Worthy of note: Honors, awards, appointments, etc.
Alan Eastman, Ph.D., a professor of pharmacology and toxicology, was elected chair of the 2006 Gordon Research Conference on the Molecular Therapeutics of Cancer. He will also be vice chair for the 2005 Gordon Conference on the same topic. Gordon Research Conferences, founded in 1931, are a prestigious international forum in which the most wellknown scientists in the world discuss their work. Participants come from academia, industry, and government.
Michael Whitfield, Ph.D., an assistant professor of genetics, was named a V Foundation Scholar; the V Foundation for Cancer Research was funded in memory of famed basketball coach Jim Valvano, who died of cancer. Whitfield is the third V Scholar at DMS in four years: Lawrence Myers, Ph.D., was chosen in 2001 and James DiRenzo, Ph.D., in 2003.
Michael Sateia, M.D., a professor of psychiatry, was elected president of the American Academy of Sleep Medicine.
William A. Nelson, Ph.D., an associate professor of psychiatry, was recognized by the Veterans Health Administration with the establishment of the William A. Nelson Award for Excellence in Health Care Ethics.
Jay Buckey, M.D., an associate professor of medicine, was appointed team leader for the Technology Development Team of the National Space Biomedical Research Institute.
Dean Seibert, M.D., an associate professor of medicine, was selected by his alma mater, Albany Medical College, as the recipient of its 2004 Humanitarian Award.
Geraldine Rubin, M.D., an adjunct assistant professor of pediatrics, received a Special Achievement Award from the American Academy of Pediatrics for development of the New Hampshire Health Professionals for Healthier School Nutrition Coalition.
The New Hampshire Pediatric Society presented its Pediatrician of the Year Award to Charles Cappetta, M.B.B.S., an adjunct assistant professor of pediatrics, and its Franklin Norwood Rogers Award, for contributions to pediatric causes, to John Brooks, M.D., a professor of pediatrics.
Joyce DeLeo, Ph.D., a professor of anesthesiology, received the 2004 Dartmouth Graduate Student Council Teaching Award.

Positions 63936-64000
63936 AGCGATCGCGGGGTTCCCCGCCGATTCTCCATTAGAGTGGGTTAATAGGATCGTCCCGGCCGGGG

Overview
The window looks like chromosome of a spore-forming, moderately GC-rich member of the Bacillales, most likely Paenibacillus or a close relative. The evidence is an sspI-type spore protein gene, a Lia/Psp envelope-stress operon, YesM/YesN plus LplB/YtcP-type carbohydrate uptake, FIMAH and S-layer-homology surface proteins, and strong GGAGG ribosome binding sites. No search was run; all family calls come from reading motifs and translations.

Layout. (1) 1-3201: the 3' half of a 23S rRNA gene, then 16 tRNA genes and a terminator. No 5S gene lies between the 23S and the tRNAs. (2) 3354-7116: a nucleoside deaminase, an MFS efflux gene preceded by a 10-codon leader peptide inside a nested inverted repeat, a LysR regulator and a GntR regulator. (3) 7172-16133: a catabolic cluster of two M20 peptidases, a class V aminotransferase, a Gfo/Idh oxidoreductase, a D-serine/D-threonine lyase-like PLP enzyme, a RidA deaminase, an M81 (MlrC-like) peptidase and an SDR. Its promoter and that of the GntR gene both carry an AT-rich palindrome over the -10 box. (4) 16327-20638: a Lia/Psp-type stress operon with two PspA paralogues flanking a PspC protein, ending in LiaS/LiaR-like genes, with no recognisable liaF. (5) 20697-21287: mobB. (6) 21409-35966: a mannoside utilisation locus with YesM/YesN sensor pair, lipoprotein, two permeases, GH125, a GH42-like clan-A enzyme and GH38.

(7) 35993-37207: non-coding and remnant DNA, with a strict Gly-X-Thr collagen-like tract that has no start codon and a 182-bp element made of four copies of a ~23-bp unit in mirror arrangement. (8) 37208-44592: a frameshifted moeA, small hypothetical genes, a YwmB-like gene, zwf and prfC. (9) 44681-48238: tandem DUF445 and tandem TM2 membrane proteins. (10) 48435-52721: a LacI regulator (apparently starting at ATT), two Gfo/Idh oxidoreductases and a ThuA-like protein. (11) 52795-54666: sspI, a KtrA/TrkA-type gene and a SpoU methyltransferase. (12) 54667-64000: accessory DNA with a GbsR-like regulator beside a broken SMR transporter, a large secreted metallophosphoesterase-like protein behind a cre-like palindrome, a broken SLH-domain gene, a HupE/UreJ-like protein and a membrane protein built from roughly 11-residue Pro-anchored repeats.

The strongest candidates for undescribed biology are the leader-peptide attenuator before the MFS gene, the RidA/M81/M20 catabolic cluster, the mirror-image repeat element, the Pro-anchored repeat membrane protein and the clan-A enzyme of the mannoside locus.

Hussein Samji, a fourth-year medical student, received the Francois- Xavier Bagnoud Health and Human Rights Essay Award for a paper he wrote on the health impact of incarceration at the United States prison in Guantanamo Bay, Cuba.
DHMC was again ranked among the Top 50 Hospitals in the nation by U.S. News & World Report35th in cancer and 39th in urology. The rankings are based on reputation, mortality ratios, nursing proficiency, and availability of key technologies.
For the fifth year in a row, DHMC was included in the list of Most-Wired Hospitals and Health Systems by Hospitals & Health Networks and was also listed in the journal's Most Wireless category.
DHMC received an award in recognition of its excellent organ transplant results from the Organ Donation Breakthrough Collaborative.
The American Academy of Family Physicians presented its Program of Excellence Award to the DMS Family Medicine Interest Group, for its efforts to stimulate student interest in family practice.
A few facts in a piece on page 11 of our Summer issue bear correction or clarification. The story was about the role played by Dartmouth's Dr. Benita Walton in the creation of Casting for Recovery, a program that runs fly- fishing retreats for breast-cancer survivors nationwide. The name of one of Walton's early Dartmouth supporters was misstated it was oncologist Letha Mills, M.D., who helped Walton get the program off the ground. And Walton's residency at DHMC was in general surgery, not plastic surgery; she did her plastic surgery training in Madison, Wisc., and Glasgow, Scotland. Finally, Gwen Perkinswhose role in gaining support for the program from the Orvis sporting goods company was noted in the article"must be considered a cofounder of the program," says Walton. We strive hard for accuracy (dare we say "reel" hard?), and apologize for the errors.
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